One down, 81 to go. The Bulls’ performance Thursday night was a microcosm for how most people anticipate the season will play out. There will be nights where all the shots fall and they simply out-bucket their opponents. But on most nights, the lack of depth, defense, and playmaking will ensure the Bulls have another high lottery pick come late June.
The Bulls got off to a blistering start in Philadelphia, scoring 41 points in a frantically paced first quarter. For a fleeting moment I began to believe that maybe this was sustainable, and the 2018-19 season would be, at a minimum, fun. But when that first quarter clock struck zero, the Bulls turned back into pumpkins, and the real season began.
Lack of point guard play and the death of Hoiball
The Bulls opening possessions had the feel of a Fred Hoiberg offense. Players were cutting, the ball was swinging side to side, and guys were finding themselves with open looks. Unfortunately, without any sort of true point guard in uniform, the intelligent actions abruptly stopped after the first couple of scripted plays.
Kris Dunn missed the season opener to celebrate the birth of his son. In his absence, the Bulls handed the keys to the offense to Cameron Payne, the fourth year guard who the Bulls once gave up Doug McDermott, Taj Gibson, and the pick that became Mitchell Robinson (who looks kind of good!) to acquire. Whatever GarPax saw in Payne to swing that deal was missing in this game as the former dance partner to Russell Westbrook scored zero points on 0/4 shooting in 21 minutes.
It’s not so much that Payne was a blatant negative in his time on the court. He only turned the ball over once and was not overly abused on the defensive end. No, the issue with Payne’s performance was that it felt like for all his time on the court the Bulls were playing four on five. Seriously, for a guy who many hoped would assert himself as a leader on a young bench unit, Payne’s vanishing act raised questions about whether he deserves a spot in the rotation at all.
With Payne basically vacating the standard duties of a floor general, the Bulls offense descended into anarchy. Zach Lavine, Bobby Portis, Jabari Parker, and, uh, Antonio Blakeney, each took turns jacking up contested, difficult shots. The system that Fred Hoiberg was hired to install four years ago was discarded three minutes into the game and never returned.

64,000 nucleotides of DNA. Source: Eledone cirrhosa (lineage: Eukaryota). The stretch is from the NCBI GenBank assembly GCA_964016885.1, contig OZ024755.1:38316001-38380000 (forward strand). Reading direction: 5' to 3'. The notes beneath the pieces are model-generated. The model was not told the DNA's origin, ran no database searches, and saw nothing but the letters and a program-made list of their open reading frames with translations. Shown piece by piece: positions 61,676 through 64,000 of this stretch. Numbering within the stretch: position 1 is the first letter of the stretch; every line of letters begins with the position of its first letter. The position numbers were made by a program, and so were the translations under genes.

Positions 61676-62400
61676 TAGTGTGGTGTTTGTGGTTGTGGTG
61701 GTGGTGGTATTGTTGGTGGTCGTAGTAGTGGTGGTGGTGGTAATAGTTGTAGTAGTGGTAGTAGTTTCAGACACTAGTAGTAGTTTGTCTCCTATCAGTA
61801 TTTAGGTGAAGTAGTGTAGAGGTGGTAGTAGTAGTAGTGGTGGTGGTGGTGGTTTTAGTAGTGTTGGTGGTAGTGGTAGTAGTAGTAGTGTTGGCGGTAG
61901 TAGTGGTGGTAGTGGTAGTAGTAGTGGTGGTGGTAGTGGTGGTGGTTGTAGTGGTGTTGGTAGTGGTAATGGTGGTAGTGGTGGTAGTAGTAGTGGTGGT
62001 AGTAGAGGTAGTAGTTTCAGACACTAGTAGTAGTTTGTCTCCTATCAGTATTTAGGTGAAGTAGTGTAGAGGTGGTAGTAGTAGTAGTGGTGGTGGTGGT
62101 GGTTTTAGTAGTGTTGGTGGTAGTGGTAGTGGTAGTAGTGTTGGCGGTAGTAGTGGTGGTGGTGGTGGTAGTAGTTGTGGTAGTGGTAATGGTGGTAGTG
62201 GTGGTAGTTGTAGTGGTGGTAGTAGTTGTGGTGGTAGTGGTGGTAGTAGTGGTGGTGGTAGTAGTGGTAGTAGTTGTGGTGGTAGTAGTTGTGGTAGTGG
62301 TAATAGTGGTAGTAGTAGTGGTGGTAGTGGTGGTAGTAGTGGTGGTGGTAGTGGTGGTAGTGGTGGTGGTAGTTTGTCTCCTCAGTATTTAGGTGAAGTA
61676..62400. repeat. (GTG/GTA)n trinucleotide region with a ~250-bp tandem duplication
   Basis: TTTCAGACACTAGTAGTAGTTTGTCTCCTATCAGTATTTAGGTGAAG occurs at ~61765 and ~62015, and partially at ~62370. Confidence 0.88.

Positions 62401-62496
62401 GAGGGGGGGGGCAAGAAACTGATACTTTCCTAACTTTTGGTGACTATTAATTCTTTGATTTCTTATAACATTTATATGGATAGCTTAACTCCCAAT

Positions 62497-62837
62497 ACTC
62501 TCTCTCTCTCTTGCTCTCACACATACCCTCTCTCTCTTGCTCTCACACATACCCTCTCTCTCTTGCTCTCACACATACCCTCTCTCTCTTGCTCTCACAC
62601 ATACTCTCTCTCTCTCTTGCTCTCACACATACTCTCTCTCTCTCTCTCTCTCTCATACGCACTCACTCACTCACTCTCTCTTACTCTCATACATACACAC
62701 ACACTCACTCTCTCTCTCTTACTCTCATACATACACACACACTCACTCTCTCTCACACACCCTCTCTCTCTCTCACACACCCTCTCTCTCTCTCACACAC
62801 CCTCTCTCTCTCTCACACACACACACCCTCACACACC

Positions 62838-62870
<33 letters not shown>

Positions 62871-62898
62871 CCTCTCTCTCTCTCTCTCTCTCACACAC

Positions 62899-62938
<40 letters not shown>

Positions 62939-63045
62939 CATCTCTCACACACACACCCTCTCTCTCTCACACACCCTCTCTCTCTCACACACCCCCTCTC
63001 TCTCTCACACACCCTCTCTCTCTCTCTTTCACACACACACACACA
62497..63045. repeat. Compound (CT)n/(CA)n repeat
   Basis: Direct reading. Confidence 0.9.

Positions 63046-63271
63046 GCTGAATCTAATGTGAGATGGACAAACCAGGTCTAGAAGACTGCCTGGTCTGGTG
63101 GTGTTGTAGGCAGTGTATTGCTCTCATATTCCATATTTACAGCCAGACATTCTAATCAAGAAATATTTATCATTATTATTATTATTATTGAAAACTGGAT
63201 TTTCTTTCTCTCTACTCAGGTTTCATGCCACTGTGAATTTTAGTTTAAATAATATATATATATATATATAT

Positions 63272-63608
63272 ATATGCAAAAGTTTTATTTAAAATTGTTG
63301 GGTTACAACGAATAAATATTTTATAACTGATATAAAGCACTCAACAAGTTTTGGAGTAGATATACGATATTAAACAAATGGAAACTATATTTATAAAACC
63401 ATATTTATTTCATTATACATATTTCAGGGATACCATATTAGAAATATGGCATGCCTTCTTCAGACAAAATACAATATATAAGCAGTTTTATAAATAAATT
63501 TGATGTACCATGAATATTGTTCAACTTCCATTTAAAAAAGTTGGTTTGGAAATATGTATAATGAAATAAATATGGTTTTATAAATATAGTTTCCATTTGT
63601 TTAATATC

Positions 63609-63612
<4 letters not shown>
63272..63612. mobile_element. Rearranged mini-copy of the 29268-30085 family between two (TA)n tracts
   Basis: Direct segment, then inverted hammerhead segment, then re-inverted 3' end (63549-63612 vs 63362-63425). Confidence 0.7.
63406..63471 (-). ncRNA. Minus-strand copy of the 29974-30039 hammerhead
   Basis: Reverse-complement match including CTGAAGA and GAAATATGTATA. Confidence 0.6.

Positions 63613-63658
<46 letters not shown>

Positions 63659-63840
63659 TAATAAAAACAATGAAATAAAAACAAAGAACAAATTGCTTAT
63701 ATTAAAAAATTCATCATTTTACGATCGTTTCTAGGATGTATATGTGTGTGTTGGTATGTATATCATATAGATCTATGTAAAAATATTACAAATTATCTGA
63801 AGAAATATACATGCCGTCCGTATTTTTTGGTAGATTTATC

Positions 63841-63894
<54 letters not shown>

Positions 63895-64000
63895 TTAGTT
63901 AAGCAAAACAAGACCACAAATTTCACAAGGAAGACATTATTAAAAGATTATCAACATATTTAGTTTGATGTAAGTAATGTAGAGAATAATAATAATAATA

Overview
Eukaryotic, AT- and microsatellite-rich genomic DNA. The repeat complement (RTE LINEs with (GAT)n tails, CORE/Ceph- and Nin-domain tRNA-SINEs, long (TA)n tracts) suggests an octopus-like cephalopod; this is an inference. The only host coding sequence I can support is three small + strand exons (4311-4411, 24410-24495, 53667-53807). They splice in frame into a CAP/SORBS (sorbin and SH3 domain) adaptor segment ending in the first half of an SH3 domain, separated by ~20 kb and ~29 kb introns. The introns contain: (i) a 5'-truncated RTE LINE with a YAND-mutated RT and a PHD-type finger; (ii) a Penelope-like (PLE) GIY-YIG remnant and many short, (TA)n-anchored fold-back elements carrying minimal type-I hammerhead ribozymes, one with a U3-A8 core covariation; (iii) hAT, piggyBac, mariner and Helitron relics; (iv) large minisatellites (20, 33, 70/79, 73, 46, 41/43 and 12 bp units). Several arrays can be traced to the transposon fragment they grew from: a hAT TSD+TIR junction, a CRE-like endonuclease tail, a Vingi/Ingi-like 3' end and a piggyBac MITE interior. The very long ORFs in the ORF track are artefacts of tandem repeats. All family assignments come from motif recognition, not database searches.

If somebody skipped the broadcast and only judged this game by the box score, it would appear Lavine had an effective, efficient night. He made 11 of his 19 field goals and got to the line seven times. But most of Lavine’s offense came in isolation. Lavine is going to get his, but getting his will not equate to winning unless he’s able to improve as a distributor and take advantage of the attention the defense pays him. With Dunn absent, this would have been a great game to flash some skills as a point guard.
Cam Payne has neither the skills nor gravitas to reel in the chuckers he shared the floor with in this game. I pray Kris Dunn can restore some order when he rejoins the team.
Three point defense optional
Philadelphia shot just 33% from beyond the arc, but they managed to get up 36 three point attempts, and by my recollection a very high percentage of those looks were wide open.
On several occasions the Bulls appeared very confused in transition defense. It’s not so much that they weren’t getting back, it’s that there was genuine confusion about who was responsible for defending whom.
Look at this one, off of jump-ball at mid-court:
Or then this play early in the third quarter, with the game still within reasonable striking distance, the Bulls seemingly again forgot that Robert Covington was out there.
Covington was able to get off 11 three point shots in this game and was rarely bothered on any of his attempts.
Philadelphia is not a great three point shooting team. The Bulls need to make their three point and transition defense a high priority going forward, or else this type of performance from their opponents will become a regular occurrence.
Another are of defensive issues, from Darnell Mayberry of The Athletic:
Chicago yielded 20 fast-break points and 17 second-chance points. That right there is the game in a nutshell. The Bulls mustered only three transition points and got 10 second-chance points. That 37-13 discrepancy in the combined categories left the Bulls with no chance.
Wendell Carter’s debut
Wendell Carter’s first career game and start could not have come against a more challenging matchup than Joel Embiid. Embiid overpowered Carter in the post, forcing Carter into foul trouble and scoring easily after establishing deep position. Embiid is a giant, even by NBA standards, and is going to do this to a lot of opposing centers for a very, very long time. Carter did his best to compete, but this was not a fair fight.
Carter finished the game with eight points, three rebounds, and an impressive blocked shot in 20 minutes of game time. He looked comfortable taking shots from mid range and on a couple occasions found open shooters after receiving the ball in the paint.
Carter is going to grow and improve with every game this season, and I look forward to watching him develop into a player who will eventually be able to stand up to a bully in the post.